Photos: One Day in Munich

Just before the Danube River cruise, we arrived in Munich from Vienna using Eurail passes. We had a few hours in the afternoon on a Friday before heading out to Augsburg to visit a friend for the night and then a full Saturday and Sunday morning in Munich again before using the Eurail pass to get to Passau for the Uniworld cruise. Munich is most famous for its beer culture, I suppose, but we were pretty pleased with the historical buildings and the atmosphere of the place. It is not Vienna, that’s for sure. Do not step out in front of cars; they won’t stop like Vienna. It’s maybe a bit more gruff, fewer smiles, and not as light, but make no mistake, Munich is a must visit.

Just a ten-minute walk east of the Munich main train station (Munich Hauptbahnhof) the best of the old city starts to emerge. You can store your bags at Munich train station if you are just planning to pass through and visit Munich’s greatest hits.

 

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Inside St. Michael Church.

 

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For 2 Euro you can see the coffin of King Ludwig II of Bavaria and numerous members of his family. These are all metal coffins, some of them quite impressive in their details.

 

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In keeping with “I (go to) see dead people,” here’s another bit of funerary fun. This is the impressive cenotaph (no body) of King Louis IV of Bavaria (also known as the Holy Roman Emperor, King Ludwig IV the Bavarian). This is right inside the Frauenkirche, the cathedral of the archdiocese in Munich. An impressive two tower church marking the skyline, it is also close to a couple beer gardens.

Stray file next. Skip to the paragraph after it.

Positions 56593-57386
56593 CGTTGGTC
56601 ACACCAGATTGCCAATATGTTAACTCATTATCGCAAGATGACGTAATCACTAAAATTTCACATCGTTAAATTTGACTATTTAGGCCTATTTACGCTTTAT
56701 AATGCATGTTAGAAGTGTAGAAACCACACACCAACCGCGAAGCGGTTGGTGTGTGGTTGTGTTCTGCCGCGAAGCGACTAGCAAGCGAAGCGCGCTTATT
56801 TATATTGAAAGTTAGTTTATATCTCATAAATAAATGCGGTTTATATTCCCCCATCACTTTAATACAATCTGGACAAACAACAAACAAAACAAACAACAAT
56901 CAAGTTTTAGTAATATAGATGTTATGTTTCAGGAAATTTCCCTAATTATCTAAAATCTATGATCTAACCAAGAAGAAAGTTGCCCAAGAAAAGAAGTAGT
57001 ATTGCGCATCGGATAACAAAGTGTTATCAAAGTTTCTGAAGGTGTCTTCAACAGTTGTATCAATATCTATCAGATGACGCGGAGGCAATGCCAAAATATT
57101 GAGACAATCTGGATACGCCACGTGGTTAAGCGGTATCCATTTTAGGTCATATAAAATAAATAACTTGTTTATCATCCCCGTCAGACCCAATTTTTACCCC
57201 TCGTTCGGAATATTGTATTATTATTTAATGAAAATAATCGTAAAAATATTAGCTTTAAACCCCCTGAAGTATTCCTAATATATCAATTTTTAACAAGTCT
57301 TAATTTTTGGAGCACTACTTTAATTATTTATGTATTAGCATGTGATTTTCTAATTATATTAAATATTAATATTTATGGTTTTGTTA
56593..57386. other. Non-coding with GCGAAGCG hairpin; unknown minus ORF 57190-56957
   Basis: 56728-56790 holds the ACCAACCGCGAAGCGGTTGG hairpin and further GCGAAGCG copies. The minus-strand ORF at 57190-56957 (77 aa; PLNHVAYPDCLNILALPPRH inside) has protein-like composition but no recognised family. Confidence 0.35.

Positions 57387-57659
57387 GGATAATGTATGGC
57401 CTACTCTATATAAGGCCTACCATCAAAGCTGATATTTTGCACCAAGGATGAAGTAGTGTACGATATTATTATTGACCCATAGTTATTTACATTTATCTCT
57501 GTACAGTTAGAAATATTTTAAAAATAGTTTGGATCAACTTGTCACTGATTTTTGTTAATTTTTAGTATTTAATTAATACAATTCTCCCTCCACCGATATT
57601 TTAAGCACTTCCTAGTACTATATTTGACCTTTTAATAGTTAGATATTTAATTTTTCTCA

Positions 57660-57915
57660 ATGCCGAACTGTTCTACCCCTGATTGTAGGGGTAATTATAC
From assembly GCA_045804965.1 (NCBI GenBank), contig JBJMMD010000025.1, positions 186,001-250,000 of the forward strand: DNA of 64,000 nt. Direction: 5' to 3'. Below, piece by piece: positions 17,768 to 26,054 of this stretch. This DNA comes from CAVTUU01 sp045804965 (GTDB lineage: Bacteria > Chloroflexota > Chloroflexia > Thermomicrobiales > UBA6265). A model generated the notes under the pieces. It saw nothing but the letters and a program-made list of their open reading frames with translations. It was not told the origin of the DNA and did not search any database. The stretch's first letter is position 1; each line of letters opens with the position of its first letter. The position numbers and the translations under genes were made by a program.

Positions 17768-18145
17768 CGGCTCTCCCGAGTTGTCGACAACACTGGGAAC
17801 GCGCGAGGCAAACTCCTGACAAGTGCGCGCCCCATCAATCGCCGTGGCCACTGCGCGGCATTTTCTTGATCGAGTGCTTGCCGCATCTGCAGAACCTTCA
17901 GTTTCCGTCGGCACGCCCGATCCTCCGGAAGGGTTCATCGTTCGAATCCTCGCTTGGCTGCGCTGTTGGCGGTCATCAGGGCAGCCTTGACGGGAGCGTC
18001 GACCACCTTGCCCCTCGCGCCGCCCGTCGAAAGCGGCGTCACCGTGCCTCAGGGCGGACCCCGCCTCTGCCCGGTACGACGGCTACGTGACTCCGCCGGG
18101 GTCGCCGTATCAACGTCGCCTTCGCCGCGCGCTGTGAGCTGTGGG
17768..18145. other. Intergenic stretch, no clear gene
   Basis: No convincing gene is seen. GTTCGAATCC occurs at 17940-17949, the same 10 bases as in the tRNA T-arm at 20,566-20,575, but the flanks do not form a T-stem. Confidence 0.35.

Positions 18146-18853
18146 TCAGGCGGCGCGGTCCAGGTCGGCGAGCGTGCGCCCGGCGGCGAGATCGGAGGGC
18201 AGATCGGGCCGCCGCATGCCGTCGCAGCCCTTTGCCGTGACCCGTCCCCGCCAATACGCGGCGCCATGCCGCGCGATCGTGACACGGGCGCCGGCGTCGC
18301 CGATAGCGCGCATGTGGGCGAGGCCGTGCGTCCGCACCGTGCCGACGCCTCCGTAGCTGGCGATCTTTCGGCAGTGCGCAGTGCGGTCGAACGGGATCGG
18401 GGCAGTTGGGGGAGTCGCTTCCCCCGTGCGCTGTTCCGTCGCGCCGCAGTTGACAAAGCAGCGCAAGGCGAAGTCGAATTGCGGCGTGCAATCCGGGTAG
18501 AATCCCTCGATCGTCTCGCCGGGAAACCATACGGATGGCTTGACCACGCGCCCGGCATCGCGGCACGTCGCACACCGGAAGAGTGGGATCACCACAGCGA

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Spaten Brewery. I drink a bit of Spaten Optimator whenever I am at the Memorial Union back in Madison, lakeside behind the University of Wisconsin. They have a beer hall and beer garden there. Cool, I know. So I was at first excited to see the original brewery, then dismayed to find they had been bought out by another of the world’s bastions of beer mediocrity. Screw you, Spaten-Löwenbräu-Gruppe Belgo-Brazilian Anheuser-Busch InBev! And so rather than patronize them, I went with the brewer loved by the locals: Augustiner. The only big brewery still locally owned. So what if they couldn’t make me invisible with a liter.

 

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Check out that Munich skyline. Here’s some modern architecture in front of some old-school churchitecture in front of snow-capped mountains. Awesome.

 

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My Munich buddy Chris shows me what a Schnitt is. With an Augustiner, I might point out.

 

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I find it funny that town hall in German is a Rathaus. Quite the convenient pun if you don’t like your mayor. But the Munich Rathaus will bowl you over. I just kept shooting photos over and over again, trying to get it into a wide lens. I wish more people made more buildings as cool as this.

 

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The Marienplatz stop on the U-bahn and S-bahn takes you right under (surprise) the Marienplatz which is the main square of Munich and the site of the Rathaus as well as some patio seating with beer with a view of it. Expect street musicians and other performers.

 

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Details from the Munich Rathaus.

 

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And another…

 

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One of the bell ringers at the Rathaus. The Rathaus Glockenspiel does a little bell show every day at 11 a.m. Watch for pickpockets as you stand gobsmacked by the story that unfolds – complete with some jousting. The show is repeated at noon and 5 pm in summer when tourism is in full swing.